According to the Centers for Disease Control and Prevention estimates, attention-deficit/hyperactivity disorder affects over 6 million school-aged children and youth in the United States, impacting their ability to reason, learn, and control emotions. For many students, symptoms persist beyond childhood, causing difficulties later in life. However, early diagnosis and intervention can help improve outcomes.
This guide can help you learn more about how ADHD impacts executive function in children and best practices for identifying deficiencies to begin early interventions.
Executive Function Explained
Executive function is an umbrella term for the processes that govern how people behave, think, and feel. It comprises four main areas: set-shifting, inhibitory control, and verbal and visual working memory. Combined, these allow individuals to process information, visualize outcomes, and shift between different tasks or stimuli to:
- Focus attention
- Respond to new situations
- Process emotions
- Solve problems
- Organize information
Because facets of executive function work cooperatively, tasks such as learning and maintaining appropriate behavior are affected when one is compromised.
How ADHD Affects Executive Function in Children and Adolescents
Children and teens with ADHD have neurodevelopmental differences compared to their peers. They may have trouble focusing their attention, act impulsively, or appear hyperactive. Routine assessments designed to detect learning and emotional functioning can identify these differences.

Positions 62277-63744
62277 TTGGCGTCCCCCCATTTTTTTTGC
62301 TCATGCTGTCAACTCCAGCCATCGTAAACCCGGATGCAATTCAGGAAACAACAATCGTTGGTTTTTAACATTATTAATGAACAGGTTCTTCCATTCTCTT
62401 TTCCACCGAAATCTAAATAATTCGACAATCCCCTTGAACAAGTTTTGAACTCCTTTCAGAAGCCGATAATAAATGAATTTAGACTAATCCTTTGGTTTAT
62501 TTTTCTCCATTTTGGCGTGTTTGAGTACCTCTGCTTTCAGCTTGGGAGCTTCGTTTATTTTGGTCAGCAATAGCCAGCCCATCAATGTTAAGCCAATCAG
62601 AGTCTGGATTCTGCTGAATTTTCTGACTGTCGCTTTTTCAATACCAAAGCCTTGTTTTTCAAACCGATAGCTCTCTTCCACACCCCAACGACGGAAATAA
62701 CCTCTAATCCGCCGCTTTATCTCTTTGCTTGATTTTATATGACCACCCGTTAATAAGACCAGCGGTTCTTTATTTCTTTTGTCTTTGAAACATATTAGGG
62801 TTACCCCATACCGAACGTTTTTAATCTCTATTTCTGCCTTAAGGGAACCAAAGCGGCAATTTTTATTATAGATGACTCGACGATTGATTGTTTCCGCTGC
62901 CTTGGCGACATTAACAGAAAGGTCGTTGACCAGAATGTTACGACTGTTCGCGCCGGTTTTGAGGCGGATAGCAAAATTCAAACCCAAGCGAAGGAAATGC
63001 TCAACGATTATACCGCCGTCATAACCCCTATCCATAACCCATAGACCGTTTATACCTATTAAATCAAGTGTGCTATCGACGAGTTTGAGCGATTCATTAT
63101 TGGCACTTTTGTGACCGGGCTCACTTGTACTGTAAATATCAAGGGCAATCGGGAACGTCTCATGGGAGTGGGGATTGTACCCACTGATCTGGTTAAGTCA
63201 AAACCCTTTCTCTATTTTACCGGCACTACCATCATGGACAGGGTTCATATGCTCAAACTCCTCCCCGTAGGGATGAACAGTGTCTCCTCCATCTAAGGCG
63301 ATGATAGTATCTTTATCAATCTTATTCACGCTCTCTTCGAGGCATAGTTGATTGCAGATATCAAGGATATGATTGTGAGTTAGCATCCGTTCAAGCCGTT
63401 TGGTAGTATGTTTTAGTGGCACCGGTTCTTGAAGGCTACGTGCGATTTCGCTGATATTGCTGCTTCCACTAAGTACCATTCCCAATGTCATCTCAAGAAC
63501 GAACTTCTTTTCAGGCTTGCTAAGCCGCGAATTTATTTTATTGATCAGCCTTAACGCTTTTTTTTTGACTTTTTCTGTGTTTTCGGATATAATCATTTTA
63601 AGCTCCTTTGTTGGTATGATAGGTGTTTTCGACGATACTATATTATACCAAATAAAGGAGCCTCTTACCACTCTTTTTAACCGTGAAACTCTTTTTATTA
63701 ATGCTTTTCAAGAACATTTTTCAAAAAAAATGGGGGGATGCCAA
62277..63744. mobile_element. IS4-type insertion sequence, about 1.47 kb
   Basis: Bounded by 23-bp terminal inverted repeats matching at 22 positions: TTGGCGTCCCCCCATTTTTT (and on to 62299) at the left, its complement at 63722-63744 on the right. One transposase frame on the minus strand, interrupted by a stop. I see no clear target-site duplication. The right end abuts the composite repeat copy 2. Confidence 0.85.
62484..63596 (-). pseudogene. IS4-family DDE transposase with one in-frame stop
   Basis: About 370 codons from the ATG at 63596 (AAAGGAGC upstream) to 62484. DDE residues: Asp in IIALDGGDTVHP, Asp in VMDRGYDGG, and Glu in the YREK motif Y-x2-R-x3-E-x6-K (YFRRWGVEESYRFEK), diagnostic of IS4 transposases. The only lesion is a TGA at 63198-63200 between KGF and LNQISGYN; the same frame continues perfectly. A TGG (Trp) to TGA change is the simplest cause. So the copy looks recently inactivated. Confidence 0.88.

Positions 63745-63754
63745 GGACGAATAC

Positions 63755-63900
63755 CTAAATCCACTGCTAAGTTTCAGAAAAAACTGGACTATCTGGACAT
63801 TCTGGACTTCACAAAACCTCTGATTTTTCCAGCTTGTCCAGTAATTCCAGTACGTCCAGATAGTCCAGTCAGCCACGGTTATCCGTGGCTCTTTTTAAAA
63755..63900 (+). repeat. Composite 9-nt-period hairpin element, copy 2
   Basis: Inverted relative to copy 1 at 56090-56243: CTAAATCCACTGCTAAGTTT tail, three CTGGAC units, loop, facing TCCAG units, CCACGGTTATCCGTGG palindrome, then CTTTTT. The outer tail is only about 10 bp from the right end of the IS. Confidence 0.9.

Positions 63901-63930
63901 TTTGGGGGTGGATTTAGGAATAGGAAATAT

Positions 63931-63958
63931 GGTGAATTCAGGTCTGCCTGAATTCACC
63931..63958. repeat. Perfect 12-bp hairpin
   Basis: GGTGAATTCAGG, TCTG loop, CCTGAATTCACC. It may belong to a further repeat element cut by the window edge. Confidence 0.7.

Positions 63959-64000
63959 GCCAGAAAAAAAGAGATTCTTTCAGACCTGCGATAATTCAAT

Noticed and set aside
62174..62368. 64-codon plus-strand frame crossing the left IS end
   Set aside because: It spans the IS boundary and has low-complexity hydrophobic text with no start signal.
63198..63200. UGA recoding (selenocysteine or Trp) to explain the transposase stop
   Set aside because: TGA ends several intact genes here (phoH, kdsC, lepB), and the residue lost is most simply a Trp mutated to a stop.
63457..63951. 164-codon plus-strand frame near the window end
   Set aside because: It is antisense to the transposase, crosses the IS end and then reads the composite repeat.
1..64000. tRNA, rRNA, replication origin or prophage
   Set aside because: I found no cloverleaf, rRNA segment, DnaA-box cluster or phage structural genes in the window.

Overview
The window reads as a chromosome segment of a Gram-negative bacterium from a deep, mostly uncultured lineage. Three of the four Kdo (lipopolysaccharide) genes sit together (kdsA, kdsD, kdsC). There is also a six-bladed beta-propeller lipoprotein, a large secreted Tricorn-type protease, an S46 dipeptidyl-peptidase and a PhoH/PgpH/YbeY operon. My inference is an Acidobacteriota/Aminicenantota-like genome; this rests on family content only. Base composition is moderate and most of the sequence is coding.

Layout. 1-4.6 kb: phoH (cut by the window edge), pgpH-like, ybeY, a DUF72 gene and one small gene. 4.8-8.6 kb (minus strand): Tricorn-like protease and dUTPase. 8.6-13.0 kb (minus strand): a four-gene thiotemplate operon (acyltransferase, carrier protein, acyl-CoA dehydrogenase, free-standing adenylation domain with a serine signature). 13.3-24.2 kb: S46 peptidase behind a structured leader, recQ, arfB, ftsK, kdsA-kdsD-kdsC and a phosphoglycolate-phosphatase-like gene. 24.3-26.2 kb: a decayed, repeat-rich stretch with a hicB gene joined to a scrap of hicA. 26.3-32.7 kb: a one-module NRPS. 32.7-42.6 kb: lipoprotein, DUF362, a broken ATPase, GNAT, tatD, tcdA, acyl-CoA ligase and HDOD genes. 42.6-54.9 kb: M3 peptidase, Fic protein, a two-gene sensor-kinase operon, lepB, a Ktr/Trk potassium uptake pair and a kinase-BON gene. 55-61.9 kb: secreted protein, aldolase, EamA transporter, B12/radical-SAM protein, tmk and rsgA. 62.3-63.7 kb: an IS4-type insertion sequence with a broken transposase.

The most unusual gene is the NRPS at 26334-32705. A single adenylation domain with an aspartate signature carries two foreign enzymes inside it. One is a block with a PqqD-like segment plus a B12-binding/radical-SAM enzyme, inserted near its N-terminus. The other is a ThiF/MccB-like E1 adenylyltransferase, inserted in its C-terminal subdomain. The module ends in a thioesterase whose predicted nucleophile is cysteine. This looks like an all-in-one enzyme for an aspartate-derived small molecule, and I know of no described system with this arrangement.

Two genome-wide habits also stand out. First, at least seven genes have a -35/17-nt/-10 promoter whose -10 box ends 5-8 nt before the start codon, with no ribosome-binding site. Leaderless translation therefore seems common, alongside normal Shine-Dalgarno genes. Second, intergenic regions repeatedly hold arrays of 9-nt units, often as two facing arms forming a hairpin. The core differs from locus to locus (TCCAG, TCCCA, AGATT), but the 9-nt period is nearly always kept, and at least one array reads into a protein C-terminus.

ADHD affects youth differently based on several factors. However, research shows that students often have at least one aspect of executive function impacted. The most commonly affected area is working memory.
Your brain uses working memory as a short-term storage tool housing information for quick recall. Children and adolescents with ADHD often display delayed development of this function, which can result in:
- Difficulties with language acquisition
- Trouble using reasoning to solve problems
- Poor reading comprehension skills
- Slowed learning speed
- Problems managing classroom activities, such as taking notes, following instructions, and organizing information
Furthermore, ADHD may contribute to an impaired inability to identify and manage emotions contributing to impulsive behaviors commonly seen in youth.
ADHD Assessments To Identify Difficulties With Executive Function
Routine assessments are an effective tool for the early identification of learning disorders and neurological conditions, such as ADHD, that often contribute to them. The Connors, Third Edition (Connors 3) tests for ADHD and associated emotional, behavioral, and learning difficulties. It offers a more comprehensive evaluation of ADHD and co-occurring conditions than other tests, allowing educators to pinpoint underlying conditions and how they affect students’ success.
Professional Assessments To Identify ADHD and Executive Function
Early identification of conditions such as ADHD that can contribute to deficiencies in executive function is critical. It allows for appropriate interventions that support each student’s ability to learn. Visit WPS to learn more about how you can help students using professional, evidence-based assessments to identify ADHD and co-occurring conditions.
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